Blackphone protects application privacy by monitoring what information applications require to operate and giving the user the option to, basically, lie to the app. The phone's Security Center that tells users what information every application needs and allows users to block the app from getting the information, or trick the app with fake information. For example, an app like a recorder might require access to the phone address book to operate. The Blackphone tells the app that it can have address to the address book, and then falsely reports the address book has nothing in it. "We lie and say, 'oh, yes, here's your address book -- oh, it's empty,'" Zimmermann said. "We help you do guerrilla tricks to get what you want."

Silent Circle is not just a bunch of privacy nuts operating out of a garage. The company announced last month that it had raised $30 million in private funding from investors including Ross Perot Jr. and private investment fund Cain Capital LLC. The company claims customers including consumers in over 130 countries, 23 of the global Fortune 50 enterprises and governments from 11 nations.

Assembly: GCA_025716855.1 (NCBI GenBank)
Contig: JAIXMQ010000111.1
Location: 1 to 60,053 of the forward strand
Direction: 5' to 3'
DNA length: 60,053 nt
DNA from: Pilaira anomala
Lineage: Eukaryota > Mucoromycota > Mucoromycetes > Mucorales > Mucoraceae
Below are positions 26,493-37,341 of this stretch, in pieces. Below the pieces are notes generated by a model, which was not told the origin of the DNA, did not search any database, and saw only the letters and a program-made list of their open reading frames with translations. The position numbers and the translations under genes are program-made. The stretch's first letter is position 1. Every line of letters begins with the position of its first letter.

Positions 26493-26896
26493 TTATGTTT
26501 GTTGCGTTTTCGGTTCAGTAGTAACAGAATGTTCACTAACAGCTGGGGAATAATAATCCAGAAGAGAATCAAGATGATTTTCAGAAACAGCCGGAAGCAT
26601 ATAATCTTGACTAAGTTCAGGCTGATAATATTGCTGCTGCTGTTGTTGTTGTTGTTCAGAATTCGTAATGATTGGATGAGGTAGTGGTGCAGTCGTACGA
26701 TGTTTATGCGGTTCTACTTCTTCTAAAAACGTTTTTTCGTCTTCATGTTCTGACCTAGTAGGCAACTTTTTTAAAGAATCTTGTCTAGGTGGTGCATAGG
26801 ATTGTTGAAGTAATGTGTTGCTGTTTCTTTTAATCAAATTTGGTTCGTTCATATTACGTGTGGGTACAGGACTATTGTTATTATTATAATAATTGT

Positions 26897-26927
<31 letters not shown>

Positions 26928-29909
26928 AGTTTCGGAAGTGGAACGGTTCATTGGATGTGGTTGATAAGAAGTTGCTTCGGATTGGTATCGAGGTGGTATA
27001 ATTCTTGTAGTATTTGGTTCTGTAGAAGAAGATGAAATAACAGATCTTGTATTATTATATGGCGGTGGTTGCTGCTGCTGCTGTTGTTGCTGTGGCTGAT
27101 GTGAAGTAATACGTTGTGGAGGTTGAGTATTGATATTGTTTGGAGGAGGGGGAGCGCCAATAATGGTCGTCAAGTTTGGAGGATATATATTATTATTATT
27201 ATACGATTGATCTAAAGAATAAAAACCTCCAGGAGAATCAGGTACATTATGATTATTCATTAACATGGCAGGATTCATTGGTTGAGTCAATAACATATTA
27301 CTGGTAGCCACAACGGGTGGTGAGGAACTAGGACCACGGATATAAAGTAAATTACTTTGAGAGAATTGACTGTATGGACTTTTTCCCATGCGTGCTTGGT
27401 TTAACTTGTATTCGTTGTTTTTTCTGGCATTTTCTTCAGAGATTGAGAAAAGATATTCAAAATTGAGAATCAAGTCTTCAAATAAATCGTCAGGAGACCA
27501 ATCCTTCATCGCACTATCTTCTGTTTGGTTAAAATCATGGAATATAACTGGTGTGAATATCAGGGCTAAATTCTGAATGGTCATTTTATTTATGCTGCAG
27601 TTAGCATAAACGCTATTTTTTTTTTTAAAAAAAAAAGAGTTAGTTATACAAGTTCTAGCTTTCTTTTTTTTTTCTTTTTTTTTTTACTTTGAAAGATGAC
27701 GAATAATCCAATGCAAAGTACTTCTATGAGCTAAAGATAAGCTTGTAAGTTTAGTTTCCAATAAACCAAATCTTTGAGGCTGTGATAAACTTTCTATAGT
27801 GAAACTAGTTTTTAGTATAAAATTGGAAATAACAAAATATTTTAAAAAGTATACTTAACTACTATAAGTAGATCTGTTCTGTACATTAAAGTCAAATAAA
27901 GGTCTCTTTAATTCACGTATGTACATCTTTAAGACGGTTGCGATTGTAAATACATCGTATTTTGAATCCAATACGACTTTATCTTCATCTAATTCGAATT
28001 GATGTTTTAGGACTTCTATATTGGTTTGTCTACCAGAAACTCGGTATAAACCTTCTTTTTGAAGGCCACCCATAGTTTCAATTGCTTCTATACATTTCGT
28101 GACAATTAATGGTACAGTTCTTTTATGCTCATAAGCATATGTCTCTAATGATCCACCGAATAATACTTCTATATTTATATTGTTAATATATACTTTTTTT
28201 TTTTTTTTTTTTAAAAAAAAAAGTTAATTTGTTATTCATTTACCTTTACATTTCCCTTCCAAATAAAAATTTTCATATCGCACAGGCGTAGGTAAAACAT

Distributors include Dutch telco KPN, through which Silent Circle expects to sell hundreds of thousands of phones in Germany, where KPN is present through its ownership of E-Plus, Zimmermann said. Silent Circle has deals with other telcos too.

Silent Circle also has relationships with governments, including US Navy SEALs, and special operation forces for the UK and Canada. "We have government customers who are using us with lives on the line," Zimmermann said. That gives Silent Circle a peculiarly split relationship with governments -- security agencies who want to monitor communications find Silent Circle products to be obstacles to their work, but other government agencies use Silent Circle services for protection.

Bonnie & Clyde
Messages sent from one Blackphone to another will be encrypted end-to-end, while those sent from a Blackphone to an unsecured device will at least be encrypted from the Blackphone to Silent Circle's servers.

Silent Circle is committed to providing security updates for the phone, Agüera said. That's extremely important in security -- it's not enough for vendors to protect users against today's threats. Users need protection against future threats as well.